He had given that to me a decade earlier when I started traveling around the world. I kept a scan of my passport, emergency contact information, and a bunch of emergency cash. My dad told me it was kind of like an insurance policy. You can still get robbed, but as long as you got this stuff, you can get yourself out of a pinch.
I pull out a photocopy of my passport, and I show that to the cops. A couple hours later, I was released. So that was really the aha moment for StashBelt, to see how this tool could really save your ass in times like this.
How do you balance your freelance assignments with running StashBelt?
I’m a big believer in building business systems. I think you’d consider a business mature when it can run itself without your daily involvement. Really, my goal with StashBelt was to make a fully automated online business, one where people could buy the product online and then also that it could be shipped without my actually physically handling the product. It took us about three years to get there, but that’s where we are now.
The product is made in Kenya, and it’s shipped to Nova Scotia, which is where the StashBelt shipping hub is. I really believe in creating business systems that basically run themselves. Once it gets set up, it can just run and run without you necessarily working on it each day, and that frees up your time to do other things, such as write.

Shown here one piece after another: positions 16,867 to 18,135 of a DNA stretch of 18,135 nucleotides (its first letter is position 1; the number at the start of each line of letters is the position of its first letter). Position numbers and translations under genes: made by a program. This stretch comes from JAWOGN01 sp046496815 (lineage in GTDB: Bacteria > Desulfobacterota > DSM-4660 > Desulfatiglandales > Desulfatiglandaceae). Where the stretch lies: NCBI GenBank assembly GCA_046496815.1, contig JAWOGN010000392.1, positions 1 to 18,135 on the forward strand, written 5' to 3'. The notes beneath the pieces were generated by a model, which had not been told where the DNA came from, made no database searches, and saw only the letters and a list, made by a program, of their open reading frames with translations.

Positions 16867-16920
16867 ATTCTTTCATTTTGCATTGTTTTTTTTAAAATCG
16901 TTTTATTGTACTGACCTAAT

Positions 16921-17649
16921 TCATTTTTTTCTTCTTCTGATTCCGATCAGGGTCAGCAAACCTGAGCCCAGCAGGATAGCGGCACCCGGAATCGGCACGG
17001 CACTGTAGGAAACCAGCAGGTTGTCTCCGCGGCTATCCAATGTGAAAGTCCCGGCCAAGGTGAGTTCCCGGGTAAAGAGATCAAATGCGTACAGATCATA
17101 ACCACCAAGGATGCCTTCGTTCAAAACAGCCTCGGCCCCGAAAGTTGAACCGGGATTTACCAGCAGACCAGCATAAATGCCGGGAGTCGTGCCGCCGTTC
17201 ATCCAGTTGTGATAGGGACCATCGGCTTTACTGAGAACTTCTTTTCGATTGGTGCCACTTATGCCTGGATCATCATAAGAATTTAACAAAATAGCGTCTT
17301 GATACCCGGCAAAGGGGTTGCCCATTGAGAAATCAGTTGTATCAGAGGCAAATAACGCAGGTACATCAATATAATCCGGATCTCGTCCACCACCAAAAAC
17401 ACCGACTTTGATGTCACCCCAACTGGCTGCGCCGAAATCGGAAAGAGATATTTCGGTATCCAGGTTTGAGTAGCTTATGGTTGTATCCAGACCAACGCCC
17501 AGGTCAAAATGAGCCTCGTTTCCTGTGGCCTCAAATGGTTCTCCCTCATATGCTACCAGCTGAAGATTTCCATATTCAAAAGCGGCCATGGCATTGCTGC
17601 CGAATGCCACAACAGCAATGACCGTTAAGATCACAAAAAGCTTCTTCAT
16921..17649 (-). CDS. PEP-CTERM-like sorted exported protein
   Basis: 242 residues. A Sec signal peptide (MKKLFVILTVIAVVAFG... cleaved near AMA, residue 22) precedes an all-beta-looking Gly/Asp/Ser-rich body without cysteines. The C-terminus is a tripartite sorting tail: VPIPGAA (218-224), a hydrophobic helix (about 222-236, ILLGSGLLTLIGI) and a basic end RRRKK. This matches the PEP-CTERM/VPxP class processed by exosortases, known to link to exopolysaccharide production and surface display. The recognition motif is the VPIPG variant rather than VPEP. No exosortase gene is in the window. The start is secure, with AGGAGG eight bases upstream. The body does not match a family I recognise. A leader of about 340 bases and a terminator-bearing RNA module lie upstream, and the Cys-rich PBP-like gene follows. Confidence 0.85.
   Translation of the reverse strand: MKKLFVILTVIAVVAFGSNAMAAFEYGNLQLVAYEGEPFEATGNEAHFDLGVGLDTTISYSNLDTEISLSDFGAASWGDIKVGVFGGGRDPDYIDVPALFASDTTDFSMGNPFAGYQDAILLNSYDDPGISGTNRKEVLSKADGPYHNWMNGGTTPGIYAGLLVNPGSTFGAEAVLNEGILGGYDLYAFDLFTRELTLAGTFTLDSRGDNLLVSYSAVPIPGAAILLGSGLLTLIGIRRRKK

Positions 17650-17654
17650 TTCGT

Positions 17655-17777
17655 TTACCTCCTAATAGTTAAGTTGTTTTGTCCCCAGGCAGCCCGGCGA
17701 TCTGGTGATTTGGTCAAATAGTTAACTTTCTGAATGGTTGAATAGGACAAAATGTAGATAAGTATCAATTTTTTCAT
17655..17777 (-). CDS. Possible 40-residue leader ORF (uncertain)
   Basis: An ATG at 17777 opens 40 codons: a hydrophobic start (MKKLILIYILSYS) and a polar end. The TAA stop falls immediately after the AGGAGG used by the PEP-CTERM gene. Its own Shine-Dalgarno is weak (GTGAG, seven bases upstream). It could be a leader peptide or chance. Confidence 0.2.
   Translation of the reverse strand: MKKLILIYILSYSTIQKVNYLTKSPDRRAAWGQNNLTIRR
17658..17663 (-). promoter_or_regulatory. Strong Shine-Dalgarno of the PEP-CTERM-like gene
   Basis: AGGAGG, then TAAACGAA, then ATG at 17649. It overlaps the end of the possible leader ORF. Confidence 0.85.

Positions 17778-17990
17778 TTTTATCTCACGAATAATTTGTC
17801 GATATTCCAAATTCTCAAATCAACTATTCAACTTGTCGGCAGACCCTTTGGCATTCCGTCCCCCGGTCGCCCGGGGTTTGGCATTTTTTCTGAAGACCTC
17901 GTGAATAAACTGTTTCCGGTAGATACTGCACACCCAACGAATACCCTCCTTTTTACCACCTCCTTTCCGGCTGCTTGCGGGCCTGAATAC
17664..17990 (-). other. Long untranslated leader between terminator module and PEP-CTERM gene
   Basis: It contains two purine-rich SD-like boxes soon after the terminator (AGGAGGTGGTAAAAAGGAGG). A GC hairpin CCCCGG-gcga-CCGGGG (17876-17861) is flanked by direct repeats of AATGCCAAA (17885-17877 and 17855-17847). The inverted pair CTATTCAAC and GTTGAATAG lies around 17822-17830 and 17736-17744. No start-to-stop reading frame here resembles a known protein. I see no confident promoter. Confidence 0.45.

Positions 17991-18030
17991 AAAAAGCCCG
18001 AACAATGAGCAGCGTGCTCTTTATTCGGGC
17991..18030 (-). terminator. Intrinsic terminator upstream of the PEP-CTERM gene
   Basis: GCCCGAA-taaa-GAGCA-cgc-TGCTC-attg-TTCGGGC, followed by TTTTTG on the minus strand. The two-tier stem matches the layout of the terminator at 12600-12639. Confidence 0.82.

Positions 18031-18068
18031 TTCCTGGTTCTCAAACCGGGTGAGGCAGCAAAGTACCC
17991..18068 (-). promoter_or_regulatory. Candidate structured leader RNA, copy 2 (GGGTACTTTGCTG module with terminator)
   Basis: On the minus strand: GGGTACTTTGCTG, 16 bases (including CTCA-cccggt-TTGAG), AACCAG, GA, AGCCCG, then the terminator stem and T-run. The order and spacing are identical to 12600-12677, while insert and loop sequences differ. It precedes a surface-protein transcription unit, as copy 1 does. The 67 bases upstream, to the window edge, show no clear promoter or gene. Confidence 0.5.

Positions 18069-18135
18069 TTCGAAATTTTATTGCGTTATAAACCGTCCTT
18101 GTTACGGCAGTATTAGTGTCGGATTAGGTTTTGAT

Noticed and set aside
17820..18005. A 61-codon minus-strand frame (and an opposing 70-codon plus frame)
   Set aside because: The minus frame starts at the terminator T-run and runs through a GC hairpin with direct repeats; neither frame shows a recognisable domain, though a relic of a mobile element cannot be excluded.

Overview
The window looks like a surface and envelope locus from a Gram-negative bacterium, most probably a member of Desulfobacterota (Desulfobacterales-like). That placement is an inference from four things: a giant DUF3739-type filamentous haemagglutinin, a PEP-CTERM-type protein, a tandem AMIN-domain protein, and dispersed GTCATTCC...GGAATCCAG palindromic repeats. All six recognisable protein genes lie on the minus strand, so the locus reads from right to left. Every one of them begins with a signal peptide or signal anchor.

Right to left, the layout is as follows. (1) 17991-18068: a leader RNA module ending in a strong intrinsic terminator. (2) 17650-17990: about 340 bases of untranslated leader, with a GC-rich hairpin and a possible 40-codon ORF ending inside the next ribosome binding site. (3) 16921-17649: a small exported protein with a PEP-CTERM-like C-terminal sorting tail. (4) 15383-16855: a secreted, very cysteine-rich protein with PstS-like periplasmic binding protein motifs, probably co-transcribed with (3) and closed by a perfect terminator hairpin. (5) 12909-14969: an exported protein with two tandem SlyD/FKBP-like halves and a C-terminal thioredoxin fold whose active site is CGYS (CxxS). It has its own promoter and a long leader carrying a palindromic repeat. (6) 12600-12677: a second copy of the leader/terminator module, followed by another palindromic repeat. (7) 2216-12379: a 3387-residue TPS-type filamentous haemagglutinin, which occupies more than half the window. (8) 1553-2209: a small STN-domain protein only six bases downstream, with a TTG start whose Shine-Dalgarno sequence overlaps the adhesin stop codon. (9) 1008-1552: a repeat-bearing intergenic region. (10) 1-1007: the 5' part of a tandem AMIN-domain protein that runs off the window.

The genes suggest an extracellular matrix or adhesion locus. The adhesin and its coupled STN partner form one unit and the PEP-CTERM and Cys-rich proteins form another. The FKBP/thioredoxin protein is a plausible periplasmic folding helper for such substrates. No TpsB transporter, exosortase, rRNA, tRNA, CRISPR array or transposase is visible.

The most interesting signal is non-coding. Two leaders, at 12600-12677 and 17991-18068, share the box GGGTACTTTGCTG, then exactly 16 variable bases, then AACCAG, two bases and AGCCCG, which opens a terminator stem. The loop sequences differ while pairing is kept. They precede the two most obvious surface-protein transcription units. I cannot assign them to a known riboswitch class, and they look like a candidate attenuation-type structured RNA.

Are there lessons from freelancing or journalism in general that have helped you with entrepreneurship?
One nice thing about journalism is you really learn how to learn. You’re the interpreter for the public at large, and one thing that gives you is the skill to absorb and synthesize information quickly. That’s important because in entrepreneurship, you have to learn all sorts of weird little things that you never really would’ve expected to learn. In the course of running StashBelt, I really have become an expert on leather. I’ve also learned a lot about the factory management and how to set up production lines.
In a lot of ways, journalism prepares you for a whole broad range of tasks. If you look at history, a lot of great men and women throughout history have had journalism as a first career. A towering example would be Winston Churchill. He was a war correspondent before doing anything else. There are lots of people who start a career in journalism, and then we really see that those skill sets will help them later through all sorts of different things.
Any thing else you’d like to add?
I’m a huge believer in learning how to sell. I think that’s a huge, huge skill that’s going to help you in your freelance career because when we think about pitching, we’re looking at sales. Maybe about 30 percent of the work is the writing. The real hard work is actually getting a contract. I would highly recommend to any freelancer that they go and really study the classic literature of sales, people like Zig Ziglar and Brian Tracy.
What I found works really well is to go for recurring contracts. There are tons of trade publications, industry publications, and a lot of times, once you get locked into that, you can do that indefinitely.Image by Fresnel